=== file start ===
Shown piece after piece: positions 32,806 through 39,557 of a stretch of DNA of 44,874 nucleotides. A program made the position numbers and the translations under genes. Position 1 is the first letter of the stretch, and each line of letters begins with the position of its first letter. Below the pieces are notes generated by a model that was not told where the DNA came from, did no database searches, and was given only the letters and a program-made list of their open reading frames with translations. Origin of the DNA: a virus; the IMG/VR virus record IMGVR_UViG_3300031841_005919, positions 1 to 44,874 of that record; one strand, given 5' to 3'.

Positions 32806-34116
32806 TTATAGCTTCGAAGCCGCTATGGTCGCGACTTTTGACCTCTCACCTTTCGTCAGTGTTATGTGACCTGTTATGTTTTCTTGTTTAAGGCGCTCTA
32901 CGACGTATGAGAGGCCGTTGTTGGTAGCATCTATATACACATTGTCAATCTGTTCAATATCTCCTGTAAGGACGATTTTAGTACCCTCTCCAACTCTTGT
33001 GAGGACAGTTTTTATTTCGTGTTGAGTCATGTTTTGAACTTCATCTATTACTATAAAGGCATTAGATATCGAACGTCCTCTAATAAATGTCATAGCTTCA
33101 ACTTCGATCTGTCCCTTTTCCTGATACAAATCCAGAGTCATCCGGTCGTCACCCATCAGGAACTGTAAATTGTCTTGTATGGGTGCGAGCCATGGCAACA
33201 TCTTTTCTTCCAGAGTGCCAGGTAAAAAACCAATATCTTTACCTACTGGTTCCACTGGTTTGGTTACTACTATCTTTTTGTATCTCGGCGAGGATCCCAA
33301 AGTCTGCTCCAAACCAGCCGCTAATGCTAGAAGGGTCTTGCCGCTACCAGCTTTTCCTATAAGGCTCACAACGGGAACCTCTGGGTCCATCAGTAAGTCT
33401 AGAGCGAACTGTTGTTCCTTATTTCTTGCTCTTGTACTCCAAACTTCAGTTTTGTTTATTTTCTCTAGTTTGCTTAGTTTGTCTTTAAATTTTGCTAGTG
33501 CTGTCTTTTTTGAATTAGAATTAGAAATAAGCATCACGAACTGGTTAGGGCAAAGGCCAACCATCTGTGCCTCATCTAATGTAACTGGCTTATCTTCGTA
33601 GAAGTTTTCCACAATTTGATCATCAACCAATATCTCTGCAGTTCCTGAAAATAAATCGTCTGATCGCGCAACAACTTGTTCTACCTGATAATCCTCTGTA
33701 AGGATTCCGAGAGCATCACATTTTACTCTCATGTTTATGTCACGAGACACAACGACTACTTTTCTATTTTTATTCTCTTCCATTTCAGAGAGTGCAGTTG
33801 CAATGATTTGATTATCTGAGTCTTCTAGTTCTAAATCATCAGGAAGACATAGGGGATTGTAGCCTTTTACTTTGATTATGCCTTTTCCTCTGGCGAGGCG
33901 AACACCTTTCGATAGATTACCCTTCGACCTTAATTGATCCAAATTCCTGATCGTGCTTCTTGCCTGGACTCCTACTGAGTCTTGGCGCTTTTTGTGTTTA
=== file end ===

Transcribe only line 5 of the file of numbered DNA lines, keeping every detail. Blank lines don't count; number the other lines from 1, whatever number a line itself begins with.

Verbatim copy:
33001 GAGGACAGTTTTTATTTCGTGTTGAGTCATGTTTTGAACTTCATCTATTACTATAAAGGCATTAGATATCGAACGTCCTCTAATAAATGTCATAGCTTCA